August 3, 2015By Toussaint Heywood
President Tyler and his son were being driven back from a funeral March 2, 1844 when "the horses attached to the carriage took fright, or started at the foot of the Capital, and galloped off at a most furious rate along Pennsylvania Avenue... The horses in the President's carriage continued their course at full speed, notwithstanding every effort of the driver, assisted by Mr. John Tyler, jr., to stop them. When the carriage reached a point opposite Gallabrun's European Hotel, a colored man fortunately succeeded in stopping the horses, and thus the President, Mr. John Tyler, jr., and the driver were most seasonably and happily rescued from their perilous situation."
The story made the rounds of the papers over the next few days, starting with the March 4, 1844 National Intelligencer, Washington, DC, as a minor item of interest and was then forgotten. It was an exciting but not uncommon bit of news; the main interest lay in the fact that it happened to the president.
But across the Atlantic, the British satirical paper the London Punch got hold of the news. Anti-slavery sentiment in Britain was ahead of the U.S., so Punch used the opportunity to mock the benighted former colonies.
The abolitionist newspaper The Liberator, published in Boston, reprinted Punch's article on May 17, 1844, titled "The President and the Negro." It began:
The life of President Tyler, we learn from the American papers, has been saved by a black man... We know not whether, according to American notions, we can courteously congratulate the President on his escape--seeing that it makes him a debtor for his life to a black--a mere human chattel--a thing of sale and barter... Heroes of the olden day have gladly preferred deather rather than owe their lives to acts or persons mean or infamouse; and animated by the like ennobling spirit, we must believe that President Tyler would have earned for himself a higher reputation with his countrymen, had he loudly and sternly rejected the succor of the black, and suffered himself to be whirled down the mortal precipice before him... He would, by his last mighty act, have proved to the sneering world that Americans sell black men like beasts really for the reasons that Americans give; that the negro is a creature only a little above the ape, a piece of mechanism of human seeming, but in no manner touched by the same sympathies, solemnized by the same affections, as the white man!...
As it is, the life of President Tyler is damnified, soiled, blotted; for he holds it only from the compassion of a black, who is most probably a slave.
However, President Tyler, in the overflow of his gratitude, may wish to reward his deliverer. May we suggest the mode? A white man is to be hanged in S. Carolina for aiding and abetting the escape of a black woman; let the negro who has saved the white President have a place at his execution, that he may see the punishment of the white who, touched by humanity, would save a black.
The scathing article used the incident to point out the obvious contradition in buying and selling slaves as mere property, while treating them under other circumstances as human beings. But the suggestion at the end referred to a real situation, the upcoming hanging of John L. Brown of South Carolina.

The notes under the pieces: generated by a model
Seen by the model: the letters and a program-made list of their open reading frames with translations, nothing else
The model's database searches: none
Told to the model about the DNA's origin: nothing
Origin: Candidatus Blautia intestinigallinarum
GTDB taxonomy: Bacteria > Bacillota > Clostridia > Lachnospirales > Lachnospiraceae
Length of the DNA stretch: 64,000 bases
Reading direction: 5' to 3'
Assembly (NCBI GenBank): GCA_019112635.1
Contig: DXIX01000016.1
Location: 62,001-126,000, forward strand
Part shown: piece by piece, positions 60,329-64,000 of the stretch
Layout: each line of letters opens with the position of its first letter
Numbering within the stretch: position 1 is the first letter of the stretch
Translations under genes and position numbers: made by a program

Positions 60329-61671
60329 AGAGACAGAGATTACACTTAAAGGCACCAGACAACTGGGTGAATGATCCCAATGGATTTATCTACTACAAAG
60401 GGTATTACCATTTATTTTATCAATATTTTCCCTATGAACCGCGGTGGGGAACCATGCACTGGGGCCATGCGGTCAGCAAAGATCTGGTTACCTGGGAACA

Others put a more neutral or even romantic spin on it. A period account described it: "It appeared in evidence that Hetty had hired her time for about nine years and had been allowed to 'do pretty much as she pleased.' John, her lover, said that he was going from Fairfield to Columbia, S. C., to obtain employment, and understanding that Hetty had leave to go there also, he, in open day, accompanied her. He positively declared that he had no intention of stealing her! On arriving there Hetty was apprehended and thrown into jail," and Brown of course was also charged.
The satire in Punch wasn't the only reaction. John Greenleaf Whittier even wrote a poem about the incident. According to the lurid introduction, "No event in the history of the anti-slavery struggle so stirred the two hemispheres as did this dreadful sentence. A cry of horror was heard from Europe. In the British House of Lords Brougham and Denman spoke of it with mingled pathos and indignation. Thirteen hundred clergymen and church officers in Great Britain addressed a memorial to the churches of South Carolina against the atrocity."
But, as it turned out, Brown did not die for his crime. The governor in a few days reduced the punishment to 39 lashes to be inflicted on April 26. O'Neall explained why: "The reason for appointing a day so distant for his execution was... to keep him in the solitude of a prison, with the terror of an anticipated dreadful punishment hanging over his head, in the hope that it might be the means of reforming him." But he escaped even the whipping. According to O'Neall, his neighbors asked the governor for a full pardon, and that was granted on March 29, and he left the jail a free man. ("Judge O'Neall's Letter," August 7, 1844 Charleston [South Carolina] Courier)
Following the historic trail of a runaway carriage and a paragraph of snark in Punch, leads to a story about a young man escaping death. It shows how interconnected the world was, and how both northerners and foreigners kept their eye on what was happening in the south.